The quality of an institution’s relationship with the community in which it finds itself depends on so many things, not least of all one’s expectations for the other. Colleges and universities have historically contributed to the economic well-being of their neighborhoods, and their neighbors have often come to rely on them for services. In a world of shrinking budgets and great need, how to balance the two so that everyone feels they’re getting what they want? How can boards play a role? And how do you define community, anyway?
For institutions located within struggling urban or rural areas, the adage “a rising tide lifts all boats” may guide their philosophy to community engagement and investment. Others encounter populations with very specific needs, ultimately tailoring their missions to incorporate a long-term response to distinct geographic or systemic issues. Each college or university handles its relations with its community a little differently—yet can learn from the experience of others.
Four institutions—two public, two private; one East Coast, one West Coast, and two Southern—shared their stories of the different ways they engage with their surroundings, how they came to have those relationships, how their campuses and communities have benefitted, and how their boards have helped make it happen.
In, and of, the Big City
Set on five acres on the Muddy River, just blocks from Fenway Park in Boston, Wheelock College has a unique mission going back 126 years. Founded by Lucy Wheelock, who advocated for the inclusion of kindergarten into public schools, the college has always been committed to being of service to children and families.
All first-year students, no matter their major, are required to take a course on human growth and development. “It really serves as the foundation for our pedagogy and our philosophy about what the college experience should be,” said Jackie Jenkins-Scott, president of Wheelock since 2004. “Every student leaves here, we hope, with this unique commitment to children and families.”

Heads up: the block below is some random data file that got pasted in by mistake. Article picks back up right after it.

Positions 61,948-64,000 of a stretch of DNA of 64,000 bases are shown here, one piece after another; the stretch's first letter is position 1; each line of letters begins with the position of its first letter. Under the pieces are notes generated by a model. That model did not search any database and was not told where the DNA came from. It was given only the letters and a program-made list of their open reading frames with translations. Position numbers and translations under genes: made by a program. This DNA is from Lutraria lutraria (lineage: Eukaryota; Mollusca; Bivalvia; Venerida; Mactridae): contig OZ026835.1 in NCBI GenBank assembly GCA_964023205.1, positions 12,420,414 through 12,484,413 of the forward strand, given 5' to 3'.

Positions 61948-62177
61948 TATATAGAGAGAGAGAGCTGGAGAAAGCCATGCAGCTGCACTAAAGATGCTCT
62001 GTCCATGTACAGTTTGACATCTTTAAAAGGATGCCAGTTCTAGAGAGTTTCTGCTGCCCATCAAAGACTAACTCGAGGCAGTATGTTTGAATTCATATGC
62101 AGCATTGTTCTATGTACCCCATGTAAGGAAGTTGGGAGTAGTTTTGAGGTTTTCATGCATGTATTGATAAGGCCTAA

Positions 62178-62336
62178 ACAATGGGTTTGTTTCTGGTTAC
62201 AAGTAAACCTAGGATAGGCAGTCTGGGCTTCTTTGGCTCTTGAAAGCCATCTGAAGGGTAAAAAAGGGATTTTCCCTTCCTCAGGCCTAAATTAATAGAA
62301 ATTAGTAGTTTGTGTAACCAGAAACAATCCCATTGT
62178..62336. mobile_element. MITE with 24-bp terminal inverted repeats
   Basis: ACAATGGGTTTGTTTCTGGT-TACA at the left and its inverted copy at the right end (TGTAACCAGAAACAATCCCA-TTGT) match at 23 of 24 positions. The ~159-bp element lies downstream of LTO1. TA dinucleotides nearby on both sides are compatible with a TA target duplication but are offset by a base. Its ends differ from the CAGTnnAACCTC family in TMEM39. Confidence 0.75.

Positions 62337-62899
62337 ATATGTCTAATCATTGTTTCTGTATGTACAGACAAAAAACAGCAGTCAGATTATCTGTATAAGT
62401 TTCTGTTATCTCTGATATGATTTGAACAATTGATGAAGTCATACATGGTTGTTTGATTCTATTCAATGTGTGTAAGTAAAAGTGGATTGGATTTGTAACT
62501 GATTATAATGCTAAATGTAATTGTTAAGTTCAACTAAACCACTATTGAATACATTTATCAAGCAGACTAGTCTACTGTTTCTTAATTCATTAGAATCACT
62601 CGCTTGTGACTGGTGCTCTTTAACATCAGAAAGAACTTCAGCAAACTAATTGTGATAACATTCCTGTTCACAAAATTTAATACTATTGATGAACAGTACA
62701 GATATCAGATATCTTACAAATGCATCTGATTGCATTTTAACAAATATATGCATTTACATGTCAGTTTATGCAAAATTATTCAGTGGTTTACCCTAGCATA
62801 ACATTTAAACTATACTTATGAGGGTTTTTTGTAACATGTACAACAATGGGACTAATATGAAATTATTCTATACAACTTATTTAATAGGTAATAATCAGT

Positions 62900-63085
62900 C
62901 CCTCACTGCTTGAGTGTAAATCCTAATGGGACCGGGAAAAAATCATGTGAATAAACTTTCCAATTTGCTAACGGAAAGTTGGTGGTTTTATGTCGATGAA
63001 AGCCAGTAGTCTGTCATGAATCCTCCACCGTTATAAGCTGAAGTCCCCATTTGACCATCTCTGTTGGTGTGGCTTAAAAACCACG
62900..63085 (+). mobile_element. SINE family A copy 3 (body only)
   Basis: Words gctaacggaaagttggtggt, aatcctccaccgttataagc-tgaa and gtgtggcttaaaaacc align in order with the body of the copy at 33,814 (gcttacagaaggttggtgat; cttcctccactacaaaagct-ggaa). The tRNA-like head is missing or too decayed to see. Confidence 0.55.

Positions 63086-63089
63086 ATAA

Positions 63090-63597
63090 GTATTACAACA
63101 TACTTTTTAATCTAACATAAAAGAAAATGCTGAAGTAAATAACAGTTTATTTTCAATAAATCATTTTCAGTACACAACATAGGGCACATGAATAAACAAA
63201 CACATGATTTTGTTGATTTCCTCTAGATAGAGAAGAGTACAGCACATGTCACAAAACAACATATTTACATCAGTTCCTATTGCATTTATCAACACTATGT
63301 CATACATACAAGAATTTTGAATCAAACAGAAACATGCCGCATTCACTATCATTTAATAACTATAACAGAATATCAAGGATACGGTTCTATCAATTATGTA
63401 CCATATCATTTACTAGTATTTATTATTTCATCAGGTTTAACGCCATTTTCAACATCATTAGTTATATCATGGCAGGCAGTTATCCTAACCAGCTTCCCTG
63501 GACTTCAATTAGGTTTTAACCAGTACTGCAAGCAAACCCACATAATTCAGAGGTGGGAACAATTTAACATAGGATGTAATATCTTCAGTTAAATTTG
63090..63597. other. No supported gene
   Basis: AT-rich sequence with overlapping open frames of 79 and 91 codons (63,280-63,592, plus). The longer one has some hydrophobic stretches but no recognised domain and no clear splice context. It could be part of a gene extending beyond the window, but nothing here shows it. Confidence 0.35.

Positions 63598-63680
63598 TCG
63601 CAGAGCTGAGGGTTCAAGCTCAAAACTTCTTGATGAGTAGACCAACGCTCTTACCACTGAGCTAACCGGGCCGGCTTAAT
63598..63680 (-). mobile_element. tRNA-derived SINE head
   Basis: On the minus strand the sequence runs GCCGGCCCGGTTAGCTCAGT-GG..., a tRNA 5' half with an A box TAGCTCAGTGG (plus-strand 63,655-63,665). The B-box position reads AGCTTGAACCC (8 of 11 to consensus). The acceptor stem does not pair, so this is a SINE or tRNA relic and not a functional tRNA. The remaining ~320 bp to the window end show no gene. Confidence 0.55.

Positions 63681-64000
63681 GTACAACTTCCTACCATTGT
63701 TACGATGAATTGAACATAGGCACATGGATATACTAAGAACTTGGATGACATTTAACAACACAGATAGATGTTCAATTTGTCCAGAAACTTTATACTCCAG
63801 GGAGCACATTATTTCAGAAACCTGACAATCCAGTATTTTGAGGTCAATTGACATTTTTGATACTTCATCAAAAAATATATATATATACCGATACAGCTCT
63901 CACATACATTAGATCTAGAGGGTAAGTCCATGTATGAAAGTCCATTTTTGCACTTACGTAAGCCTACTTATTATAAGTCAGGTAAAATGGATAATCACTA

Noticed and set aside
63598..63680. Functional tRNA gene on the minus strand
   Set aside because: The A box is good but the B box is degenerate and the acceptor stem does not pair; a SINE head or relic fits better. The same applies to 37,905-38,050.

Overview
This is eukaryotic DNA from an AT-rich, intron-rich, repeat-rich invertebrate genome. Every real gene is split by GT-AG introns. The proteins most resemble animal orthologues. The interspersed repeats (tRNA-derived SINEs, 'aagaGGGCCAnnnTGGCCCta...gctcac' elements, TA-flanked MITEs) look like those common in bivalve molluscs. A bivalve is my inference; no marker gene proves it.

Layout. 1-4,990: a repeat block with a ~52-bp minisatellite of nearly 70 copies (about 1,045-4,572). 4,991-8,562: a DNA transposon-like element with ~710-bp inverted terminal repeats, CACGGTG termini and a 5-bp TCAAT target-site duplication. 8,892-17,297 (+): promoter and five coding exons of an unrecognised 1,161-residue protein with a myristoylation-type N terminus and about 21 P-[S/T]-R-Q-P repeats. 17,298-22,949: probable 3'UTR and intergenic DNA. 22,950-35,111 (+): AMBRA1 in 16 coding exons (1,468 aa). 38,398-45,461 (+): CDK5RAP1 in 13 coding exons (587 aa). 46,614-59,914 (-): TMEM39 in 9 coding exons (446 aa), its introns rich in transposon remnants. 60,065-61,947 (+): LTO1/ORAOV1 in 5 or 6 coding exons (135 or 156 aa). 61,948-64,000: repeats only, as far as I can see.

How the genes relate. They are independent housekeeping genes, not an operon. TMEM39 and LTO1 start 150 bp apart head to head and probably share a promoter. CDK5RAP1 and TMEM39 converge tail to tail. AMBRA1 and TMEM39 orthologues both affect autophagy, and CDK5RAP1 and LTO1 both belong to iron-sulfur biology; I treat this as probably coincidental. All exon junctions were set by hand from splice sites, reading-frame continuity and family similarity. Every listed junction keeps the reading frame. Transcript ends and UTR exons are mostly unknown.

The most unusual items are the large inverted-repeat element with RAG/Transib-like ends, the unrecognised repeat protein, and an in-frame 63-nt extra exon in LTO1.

Students are also offered the option of taking a year-long Jumpstart seminar, part of a national literacy and reading program to prepare preschool students for kindergarten. The seminar exposes students to the theory and practice of child development through their engagement with children in inner-city schools in low-income communities. About 80 students take part each year. “They’re out in the community the second week of the fall semester. It’s very inspiring to me,” said Jenkins-Scott. The program is about a decade old and has the full support of Wheelock’s board. “Our board believes very much in community and connection to community.”
The college’s most significant commitment to the community, however, may be a more recent one, undertaken four years ago, when the city of Boston put 12 community centers on the budgetary chopping block. Then-Mayor Thomas M. Menino approached Jenkins-Scott with a public-private proposal: Given Wheelock’s well-established interest in children and families, would the college consider taking over one of the community centers to keep it running?
“Normally, colleges are not asked to run a community civic center,” said Jenkins-Scott, with a laugh. The board and administration pondered the pros and cons of such an undertaking. There were arguments to be made on both sides. “But we felt it was a wonderful opportunity to live the mission and the values of the college and to integrate our curriculum in a creative way. It was a great opportunity for our students to have another place for civic engagement. In the long run, we felt we had so much to learn by undertaking this endeavor.”
The college took over the Mattahunt Community Center in 2011 after refurbishing the facilities, which include a swimming pool, athletic fields, a basketball court, and a new computer center with wi-fi access. Located in the Mattapan neighborhood of Boston, about 20 minutes from Wheelock, the center serves a large number of immigrants from the Caribbean, Africa, and South America, as well as African Americans. More than 200 families use the center each day for academic enrichment, Boys and Girls Clubs activities, and sports.